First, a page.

History in Black and White
After a photo by Ranny Routt, “Arrest on the Carousel at Glen Echo Park: 1960”
In the full tilt of fantasy
on the carousel at Glen Echo, I reached
for a golden pole with my small hand,
peered up at a sapphire dome, flourished
with cherubs in circles of innocence,
bedded in pink roses. My feet dangled
from a purple tiger’s saddle,
its mouth open to growl but never harm.
In that splendor of spinning color
I never noticed the missing hues
until years later I learned
how young Black women and men
mounted horses with heavy tassels,
demanded their chance to catch the brass ring.
They knew their whirl to the Wurlitzer’s tune
would be cut short
when Jim Crow’s starched uniform
hauled them off to jail. Still, they leaned
into the wind for one revolution
to whip against echoes of the past,
then passed the reins with steady hands
to their peers and rode into the future.
Is this the history we’re warned not to teach,
these facts framed in black and white?
The View of Halley’s Comet from the Chuska Mountains, 1986
Some of us would later say we saw
a pulsing streak of light,
and some would never be sure,
but no matter, stardust settled
inside me. I dispersed into sky atoms,
opened into untethered space. For once
I wasn’t afraid to die, standing there
on a mountain torn open
for uranium once sealed in darkness,
its dust settled
into quilts, dishes, dresses
in homes of Navajo miners never told
of radon, known to the owners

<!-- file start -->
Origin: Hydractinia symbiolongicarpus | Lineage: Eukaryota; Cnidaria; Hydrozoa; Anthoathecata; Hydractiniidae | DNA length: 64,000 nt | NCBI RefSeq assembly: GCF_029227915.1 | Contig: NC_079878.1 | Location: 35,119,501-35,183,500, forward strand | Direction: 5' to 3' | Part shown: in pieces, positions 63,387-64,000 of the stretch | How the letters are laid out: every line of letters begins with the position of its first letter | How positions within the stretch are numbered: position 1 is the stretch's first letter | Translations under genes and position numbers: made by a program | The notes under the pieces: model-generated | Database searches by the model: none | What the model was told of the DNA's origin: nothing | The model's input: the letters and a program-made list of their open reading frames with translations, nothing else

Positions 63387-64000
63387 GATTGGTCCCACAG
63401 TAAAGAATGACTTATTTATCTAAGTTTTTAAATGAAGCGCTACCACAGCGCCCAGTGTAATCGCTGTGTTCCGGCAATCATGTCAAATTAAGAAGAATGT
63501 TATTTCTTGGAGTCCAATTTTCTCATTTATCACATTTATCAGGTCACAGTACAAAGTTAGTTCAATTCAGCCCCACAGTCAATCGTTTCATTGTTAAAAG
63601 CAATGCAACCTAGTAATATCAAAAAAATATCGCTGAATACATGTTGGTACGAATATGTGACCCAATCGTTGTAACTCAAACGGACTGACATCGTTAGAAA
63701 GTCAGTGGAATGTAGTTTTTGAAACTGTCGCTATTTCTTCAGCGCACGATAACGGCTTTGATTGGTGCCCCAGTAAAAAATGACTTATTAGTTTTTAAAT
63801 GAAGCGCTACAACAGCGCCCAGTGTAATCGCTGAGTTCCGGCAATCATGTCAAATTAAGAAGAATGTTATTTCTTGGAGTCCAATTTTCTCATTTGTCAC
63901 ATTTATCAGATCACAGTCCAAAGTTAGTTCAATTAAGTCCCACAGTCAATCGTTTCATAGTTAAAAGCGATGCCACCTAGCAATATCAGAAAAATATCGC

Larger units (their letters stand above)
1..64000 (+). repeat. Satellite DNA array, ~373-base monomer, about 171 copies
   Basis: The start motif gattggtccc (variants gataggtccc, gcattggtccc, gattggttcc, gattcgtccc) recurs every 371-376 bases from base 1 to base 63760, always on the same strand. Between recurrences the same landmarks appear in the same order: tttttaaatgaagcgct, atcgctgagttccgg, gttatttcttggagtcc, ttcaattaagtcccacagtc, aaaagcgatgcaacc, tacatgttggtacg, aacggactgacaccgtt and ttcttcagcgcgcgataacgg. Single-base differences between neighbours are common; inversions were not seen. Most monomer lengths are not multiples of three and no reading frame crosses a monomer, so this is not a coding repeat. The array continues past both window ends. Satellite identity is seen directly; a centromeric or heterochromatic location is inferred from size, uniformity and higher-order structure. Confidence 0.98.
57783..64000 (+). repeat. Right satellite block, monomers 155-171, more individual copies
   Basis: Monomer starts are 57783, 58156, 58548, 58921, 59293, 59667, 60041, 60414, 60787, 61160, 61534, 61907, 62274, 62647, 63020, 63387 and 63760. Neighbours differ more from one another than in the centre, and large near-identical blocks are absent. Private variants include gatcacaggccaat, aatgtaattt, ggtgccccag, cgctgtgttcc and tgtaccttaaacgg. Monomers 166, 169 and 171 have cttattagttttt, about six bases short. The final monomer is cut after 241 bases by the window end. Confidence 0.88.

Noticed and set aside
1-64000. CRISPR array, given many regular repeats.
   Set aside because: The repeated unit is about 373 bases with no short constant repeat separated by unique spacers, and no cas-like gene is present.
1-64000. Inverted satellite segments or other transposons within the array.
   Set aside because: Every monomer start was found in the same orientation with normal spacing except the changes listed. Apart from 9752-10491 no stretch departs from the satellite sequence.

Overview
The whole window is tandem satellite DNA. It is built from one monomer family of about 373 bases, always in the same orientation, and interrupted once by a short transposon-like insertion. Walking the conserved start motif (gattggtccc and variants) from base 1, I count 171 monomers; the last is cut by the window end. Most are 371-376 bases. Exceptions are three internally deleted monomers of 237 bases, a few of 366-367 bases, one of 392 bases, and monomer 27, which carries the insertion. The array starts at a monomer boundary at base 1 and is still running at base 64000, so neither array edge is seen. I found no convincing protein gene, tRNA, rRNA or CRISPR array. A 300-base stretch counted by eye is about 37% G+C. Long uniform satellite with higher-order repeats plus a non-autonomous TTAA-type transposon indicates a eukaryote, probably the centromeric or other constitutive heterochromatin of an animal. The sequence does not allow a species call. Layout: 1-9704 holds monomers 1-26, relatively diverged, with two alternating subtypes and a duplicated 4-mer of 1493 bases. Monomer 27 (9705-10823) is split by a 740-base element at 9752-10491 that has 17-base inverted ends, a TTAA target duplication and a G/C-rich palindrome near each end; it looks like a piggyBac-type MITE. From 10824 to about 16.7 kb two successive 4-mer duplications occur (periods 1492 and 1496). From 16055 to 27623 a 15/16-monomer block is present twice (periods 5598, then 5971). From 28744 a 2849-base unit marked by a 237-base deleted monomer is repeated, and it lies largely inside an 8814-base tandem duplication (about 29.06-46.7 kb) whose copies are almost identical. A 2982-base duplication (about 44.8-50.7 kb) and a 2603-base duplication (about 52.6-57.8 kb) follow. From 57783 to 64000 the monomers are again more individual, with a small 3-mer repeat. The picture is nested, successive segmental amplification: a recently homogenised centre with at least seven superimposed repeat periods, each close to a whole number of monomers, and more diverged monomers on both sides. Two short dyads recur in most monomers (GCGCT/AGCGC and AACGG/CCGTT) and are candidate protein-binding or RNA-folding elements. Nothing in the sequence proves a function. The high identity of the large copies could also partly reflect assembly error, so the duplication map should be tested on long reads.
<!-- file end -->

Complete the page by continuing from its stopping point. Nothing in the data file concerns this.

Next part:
for thirty years, settled on children playing
in mounds of stockpiles like raked leaves,
ore the color of corn pollen
they rolled on their tongues.
Did they look up that night, those owners?
Was the scintillant sky a sign to them
they could escape on the trail of a comet,
leave their deadly detritus shorn by the side of the road?
Borne back into my body,
the man in the blue parka next to me, and the woman
with the wool scarf entwining her toddler
weren’t strangers anymore,
though faces were sheathed in wraps and night.
No one stifled the mountain’s breath with words.
Then we descended
and city lights devoured the stars.
Joanne Durham is the author of “To Drink from a Wider Bowl,” winner of the 2021 Sinclair Poetry Prize (Evening Street Press, 2022). Her chapbook, “On Shifting Shoals,” is forthcoming from Kelsay Books. Her poetry has or will appear in Poetry East, Calyx, Rise-Up Review, Love in the Time of COVID Chronicles and numerous other journals. Please visit https://www.joannedurham.com/ for more about her background, publications, and awards.